1. 1.

    To gain insight into the mechanisms underlying compensatory changes in excitability induced by thermal acclimation we examined the effects of short-term and long-term temperature transition on a transient outward potassium current (A-current) and the transient inward current in an identified neurone (Br) of the land snail Helix pomatia.

  2. 2.

    The A-current in neurones from snails acclimated to 20°C was suppressed by cooling to 3°C, with a Q10 of 4.5 between 10°C and 20°C. This is consistent with suppression of the ability of these neurones to fire repetitively at low temperatures.

  3. 3.

    Neurones acclimated to low temperature (5°C) partially recovered their ability to fire repetitively, but exhibited no A-current, at this temperature.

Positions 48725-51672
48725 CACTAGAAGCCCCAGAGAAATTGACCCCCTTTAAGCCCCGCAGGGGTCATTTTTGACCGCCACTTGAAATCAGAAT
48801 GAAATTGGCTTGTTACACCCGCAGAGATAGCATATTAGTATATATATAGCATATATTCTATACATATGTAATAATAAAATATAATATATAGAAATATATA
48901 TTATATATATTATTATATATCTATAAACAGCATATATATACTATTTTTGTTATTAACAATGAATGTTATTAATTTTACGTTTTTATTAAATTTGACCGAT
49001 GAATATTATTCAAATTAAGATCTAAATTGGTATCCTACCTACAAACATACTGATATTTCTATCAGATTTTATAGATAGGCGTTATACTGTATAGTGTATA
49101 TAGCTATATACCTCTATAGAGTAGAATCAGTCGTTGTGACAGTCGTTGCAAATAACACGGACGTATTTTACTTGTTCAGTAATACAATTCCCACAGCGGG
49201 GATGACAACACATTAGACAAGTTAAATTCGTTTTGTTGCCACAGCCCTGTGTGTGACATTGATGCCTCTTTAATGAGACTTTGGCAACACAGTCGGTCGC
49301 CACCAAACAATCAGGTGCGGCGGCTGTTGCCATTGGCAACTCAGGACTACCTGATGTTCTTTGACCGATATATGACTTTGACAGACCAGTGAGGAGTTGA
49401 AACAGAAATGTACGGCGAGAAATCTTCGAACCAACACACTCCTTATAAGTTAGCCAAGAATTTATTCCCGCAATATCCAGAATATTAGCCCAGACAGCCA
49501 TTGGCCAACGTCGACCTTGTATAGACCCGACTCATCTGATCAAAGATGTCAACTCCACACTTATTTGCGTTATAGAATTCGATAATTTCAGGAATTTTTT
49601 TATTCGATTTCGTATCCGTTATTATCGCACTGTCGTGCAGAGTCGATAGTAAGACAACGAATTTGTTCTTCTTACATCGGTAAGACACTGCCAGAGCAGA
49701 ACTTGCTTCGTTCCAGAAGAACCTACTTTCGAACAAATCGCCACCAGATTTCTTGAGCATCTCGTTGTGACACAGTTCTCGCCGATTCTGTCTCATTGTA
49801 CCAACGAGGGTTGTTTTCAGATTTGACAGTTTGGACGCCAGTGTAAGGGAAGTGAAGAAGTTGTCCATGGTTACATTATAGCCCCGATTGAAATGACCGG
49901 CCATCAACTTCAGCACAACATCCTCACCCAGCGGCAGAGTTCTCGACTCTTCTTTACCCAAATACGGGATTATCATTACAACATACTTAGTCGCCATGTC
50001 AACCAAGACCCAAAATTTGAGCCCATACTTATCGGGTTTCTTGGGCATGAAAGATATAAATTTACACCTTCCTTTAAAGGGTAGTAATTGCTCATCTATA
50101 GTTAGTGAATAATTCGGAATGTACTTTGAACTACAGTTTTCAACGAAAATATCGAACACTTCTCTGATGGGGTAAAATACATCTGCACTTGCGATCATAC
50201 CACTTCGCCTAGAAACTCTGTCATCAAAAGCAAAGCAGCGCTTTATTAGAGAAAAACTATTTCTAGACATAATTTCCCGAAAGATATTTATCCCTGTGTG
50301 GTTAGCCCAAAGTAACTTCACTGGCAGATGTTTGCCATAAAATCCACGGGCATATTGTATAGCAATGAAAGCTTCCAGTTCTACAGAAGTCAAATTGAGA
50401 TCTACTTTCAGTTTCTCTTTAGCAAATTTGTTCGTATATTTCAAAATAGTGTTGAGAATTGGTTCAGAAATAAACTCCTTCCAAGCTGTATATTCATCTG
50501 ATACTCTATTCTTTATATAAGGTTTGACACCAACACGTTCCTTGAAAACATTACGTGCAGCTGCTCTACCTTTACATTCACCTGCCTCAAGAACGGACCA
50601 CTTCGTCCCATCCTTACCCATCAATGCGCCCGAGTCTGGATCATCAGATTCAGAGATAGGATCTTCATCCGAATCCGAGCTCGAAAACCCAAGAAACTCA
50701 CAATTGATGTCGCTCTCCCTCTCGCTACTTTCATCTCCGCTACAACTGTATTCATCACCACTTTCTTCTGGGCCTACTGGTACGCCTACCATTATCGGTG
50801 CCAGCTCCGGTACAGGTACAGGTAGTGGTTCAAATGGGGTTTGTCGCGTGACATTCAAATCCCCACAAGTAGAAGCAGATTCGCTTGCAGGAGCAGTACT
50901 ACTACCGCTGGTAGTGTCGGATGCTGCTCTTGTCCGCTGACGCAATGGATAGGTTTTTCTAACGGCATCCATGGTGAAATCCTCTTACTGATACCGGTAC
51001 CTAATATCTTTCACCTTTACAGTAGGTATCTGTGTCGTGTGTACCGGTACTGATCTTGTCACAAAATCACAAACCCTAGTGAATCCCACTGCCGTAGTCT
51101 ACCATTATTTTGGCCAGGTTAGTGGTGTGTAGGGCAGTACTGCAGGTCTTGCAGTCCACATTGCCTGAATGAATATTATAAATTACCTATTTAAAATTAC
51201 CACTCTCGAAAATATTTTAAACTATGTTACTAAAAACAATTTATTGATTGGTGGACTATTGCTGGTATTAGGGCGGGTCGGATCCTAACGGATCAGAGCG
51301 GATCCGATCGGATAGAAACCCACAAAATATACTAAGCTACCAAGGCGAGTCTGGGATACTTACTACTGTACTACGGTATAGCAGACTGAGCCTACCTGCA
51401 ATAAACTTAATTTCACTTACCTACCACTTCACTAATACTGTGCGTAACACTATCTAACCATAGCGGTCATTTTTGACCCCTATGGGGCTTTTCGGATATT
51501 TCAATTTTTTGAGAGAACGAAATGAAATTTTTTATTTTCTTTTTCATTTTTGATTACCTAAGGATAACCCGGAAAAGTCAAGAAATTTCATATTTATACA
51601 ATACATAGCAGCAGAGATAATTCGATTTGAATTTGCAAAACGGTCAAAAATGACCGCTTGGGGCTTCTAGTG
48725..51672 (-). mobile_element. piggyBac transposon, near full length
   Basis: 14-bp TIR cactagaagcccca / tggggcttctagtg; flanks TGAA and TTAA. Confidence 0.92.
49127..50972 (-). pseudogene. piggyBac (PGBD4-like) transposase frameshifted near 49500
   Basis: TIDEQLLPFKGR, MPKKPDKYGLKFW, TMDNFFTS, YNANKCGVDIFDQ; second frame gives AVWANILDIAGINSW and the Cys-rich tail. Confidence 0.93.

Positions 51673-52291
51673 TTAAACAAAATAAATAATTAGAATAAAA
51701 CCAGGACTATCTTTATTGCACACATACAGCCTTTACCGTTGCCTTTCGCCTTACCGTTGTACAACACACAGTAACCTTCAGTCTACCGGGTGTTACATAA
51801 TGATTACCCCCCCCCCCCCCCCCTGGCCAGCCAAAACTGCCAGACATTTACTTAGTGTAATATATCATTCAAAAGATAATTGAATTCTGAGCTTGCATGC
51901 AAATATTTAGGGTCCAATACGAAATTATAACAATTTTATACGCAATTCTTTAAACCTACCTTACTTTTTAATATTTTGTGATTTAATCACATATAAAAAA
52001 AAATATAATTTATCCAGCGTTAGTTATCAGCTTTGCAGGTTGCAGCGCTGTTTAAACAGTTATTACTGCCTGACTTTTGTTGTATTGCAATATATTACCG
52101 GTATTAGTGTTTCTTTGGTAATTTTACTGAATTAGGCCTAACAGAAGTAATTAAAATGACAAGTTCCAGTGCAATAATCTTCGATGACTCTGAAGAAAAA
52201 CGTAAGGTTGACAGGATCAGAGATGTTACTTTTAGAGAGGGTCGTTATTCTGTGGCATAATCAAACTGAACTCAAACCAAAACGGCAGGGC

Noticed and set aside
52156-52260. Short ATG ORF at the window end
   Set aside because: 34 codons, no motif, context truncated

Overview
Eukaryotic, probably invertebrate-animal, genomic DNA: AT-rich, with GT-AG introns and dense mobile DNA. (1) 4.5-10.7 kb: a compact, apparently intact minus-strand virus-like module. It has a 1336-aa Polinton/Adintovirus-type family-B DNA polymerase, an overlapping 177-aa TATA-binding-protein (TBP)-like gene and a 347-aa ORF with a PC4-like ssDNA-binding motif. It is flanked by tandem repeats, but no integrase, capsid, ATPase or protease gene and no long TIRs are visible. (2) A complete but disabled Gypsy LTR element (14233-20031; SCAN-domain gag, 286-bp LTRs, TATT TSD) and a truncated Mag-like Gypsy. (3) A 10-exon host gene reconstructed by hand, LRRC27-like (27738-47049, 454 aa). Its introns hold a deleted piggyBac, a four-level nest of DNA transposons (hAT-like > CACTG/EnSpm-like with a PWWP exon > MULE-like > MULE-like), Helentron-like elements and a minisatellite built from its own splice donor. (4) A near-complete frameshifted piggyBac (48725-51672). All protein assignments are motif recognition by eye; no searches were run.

4. 4.

    Neither the equilibrium potential for the A-current (EA), the steady-state inactivation parameters of the A-current (Bo), nor the ratio of the time constants of A-current activation and inactivation (τA/τB) were affected by cooling, leading to the conclusion that the reduction of the A-current by cooling was due to a decrease in the A-current activation parameters (GAA∞).

  5. 5.

    Cooling reduced the maximum peak inward current, with a Q10 of 2, in neurones from warm-acclimated animals. After acclimation to 5°C, maximum peak inward current partially recovered.

  6. 6.

    Cooling neurones from warm-acclimated animals slowed the time course of the recovery of inward current from inactivation. Acclimation to the cold caused a partial, compensatory shortening of the inactivation removal process.

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